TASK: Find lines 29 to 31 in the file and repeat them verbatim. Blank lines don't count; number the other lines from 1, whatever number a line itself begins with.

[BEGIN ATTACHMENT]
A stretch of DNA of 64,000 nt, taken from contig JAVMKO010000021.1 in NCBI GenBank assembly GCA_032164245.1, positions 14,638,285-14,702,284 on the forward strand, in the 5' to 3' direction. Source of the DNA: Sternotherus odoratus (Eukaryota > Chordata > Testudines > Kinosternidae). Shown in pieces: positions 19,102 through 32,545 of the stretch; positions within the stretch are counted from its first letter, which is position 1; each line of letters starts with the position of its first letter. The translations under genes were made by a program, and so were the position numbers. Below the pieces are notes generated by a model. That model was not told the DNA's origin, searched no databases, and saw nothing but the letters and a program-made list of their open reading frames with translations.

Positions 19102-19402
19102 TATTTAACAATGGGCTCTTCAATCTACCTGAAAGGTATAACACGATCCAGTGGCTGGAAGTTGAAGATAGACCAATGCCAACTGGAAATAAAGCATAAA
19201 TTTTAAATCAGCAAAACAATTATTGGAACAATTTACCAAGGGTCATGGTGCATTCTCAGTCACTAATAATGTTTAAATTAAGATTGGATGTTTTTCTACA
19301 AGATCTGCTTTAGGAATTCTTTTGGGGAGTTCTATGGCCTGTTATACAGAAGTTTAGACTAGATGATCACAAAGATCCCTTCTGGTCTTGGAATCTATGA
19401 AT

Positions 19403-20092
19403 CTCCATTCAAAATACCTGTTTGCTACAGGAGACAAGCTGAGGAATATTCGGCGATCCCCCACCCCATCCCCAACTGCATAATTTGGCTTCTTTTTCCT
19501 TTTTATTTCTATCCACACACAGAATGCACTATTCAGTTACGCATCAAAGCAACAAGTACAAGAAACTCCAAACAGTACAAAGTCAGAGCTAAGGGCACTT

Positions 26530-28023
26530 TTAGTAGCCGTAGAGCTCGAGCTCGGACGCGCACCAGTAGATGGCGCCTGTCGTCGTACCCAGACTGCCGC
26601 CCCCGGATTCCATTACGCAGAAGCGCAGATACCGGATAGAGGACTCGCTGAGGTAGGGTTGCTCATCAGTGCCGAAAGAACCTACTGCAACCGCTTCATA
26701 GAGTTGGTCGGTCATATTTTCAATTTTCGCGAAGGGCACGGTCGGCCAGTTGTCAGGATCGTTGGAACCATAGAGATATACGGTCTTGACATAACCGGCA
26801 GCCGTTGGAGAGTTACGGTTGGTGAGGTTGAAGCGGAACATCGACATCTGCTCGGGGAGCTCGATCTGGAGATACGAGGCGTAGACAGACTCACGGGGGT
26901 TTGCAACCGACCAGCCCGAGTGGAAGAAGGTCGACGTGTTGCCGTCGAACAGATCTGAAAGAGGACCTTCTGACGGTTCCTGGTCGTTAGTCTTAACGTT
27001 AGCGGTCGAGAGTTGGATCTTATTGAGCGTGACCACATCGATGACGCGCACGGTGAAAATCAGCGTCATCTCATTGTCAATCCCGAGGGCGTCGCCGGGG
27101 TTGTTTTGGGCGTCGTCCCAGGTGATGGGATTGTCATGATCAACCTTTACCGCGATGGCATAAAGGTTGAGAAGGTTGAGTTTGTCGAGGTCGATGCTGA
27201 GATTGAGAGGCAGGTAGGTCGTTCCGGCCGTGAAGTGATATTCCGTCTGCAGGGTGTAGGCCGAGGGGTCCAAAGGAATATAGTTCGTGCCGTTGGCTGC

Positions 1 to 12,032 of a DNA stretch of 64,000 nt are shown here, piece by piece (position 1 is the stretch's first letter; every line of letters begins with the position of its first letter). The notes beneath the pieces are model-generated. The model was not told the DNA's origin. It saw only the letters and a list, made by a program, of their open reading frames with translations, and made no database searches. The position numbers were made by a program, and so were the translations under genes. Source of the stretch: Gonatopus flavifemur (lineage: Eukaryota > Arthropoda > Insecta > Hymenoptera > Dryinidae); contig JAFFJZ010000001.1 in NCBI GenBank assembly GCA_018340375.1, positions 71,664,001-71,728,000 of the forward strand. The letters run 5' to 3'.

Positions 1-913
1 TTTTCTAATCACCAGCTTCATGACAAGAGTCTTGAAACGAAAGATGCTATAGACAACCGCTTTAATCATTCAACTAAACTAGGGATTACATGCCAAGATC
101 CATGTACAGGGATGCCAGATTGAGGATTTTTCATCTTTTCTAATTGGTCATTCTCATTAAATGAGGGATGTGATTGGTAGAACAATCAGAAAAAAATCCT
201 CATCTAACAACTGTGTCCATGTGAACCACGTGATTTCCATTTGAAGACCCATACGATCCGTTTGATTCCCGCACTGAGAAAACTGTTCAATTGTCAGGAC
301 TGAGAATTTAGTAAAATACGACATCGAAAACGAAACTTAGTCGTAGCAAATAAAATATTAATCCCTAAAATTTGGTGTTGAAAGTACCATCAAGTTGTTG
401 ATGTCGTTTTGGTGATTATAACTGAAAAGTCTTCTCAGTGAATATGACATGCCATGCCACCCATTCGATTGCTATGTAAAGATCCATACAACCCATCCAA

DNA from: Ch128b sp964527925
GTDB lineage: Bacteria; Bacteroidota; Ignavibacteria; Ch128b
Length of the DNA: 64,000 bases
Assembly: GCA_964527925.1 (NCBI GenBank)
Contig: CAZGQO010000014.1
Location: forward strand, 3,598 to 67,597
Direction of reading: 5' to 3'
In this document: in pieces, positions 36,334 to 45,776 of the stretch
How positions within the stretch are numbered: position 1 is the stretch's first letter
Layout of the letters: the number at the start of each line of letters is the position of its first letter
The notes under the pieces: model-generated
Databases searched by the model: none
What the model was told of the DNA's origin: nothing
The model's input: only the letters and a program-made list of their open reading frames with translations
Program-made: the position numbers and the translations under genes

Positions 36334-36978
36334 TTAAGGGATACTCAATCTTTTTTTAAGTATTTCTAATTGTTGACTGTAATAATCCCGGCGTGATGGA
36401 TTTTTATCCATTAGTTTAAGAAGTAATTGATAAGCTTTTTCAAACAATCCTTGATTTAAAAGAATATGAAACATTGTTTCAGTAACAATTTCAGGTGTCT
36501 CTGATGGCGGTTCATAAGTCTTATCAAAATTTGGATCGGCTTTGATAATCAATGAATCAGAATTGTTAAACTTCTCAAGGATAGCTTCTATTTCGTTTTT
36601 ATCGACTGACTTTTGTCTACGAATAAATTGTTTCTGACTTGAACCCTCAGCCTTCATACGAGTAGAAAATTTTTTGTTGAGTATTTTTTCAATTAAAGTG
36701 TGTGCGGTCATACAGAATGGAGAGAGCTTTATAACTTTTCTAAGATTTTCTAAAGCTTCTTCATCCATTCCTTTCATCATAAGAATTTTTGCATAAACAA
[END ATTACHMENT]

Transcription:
Assembly: GCA_964527925.1 (NCBI GenBank)
Contig: CAZGQO010000014.1
Location: forward strand, 3,598 to 67,597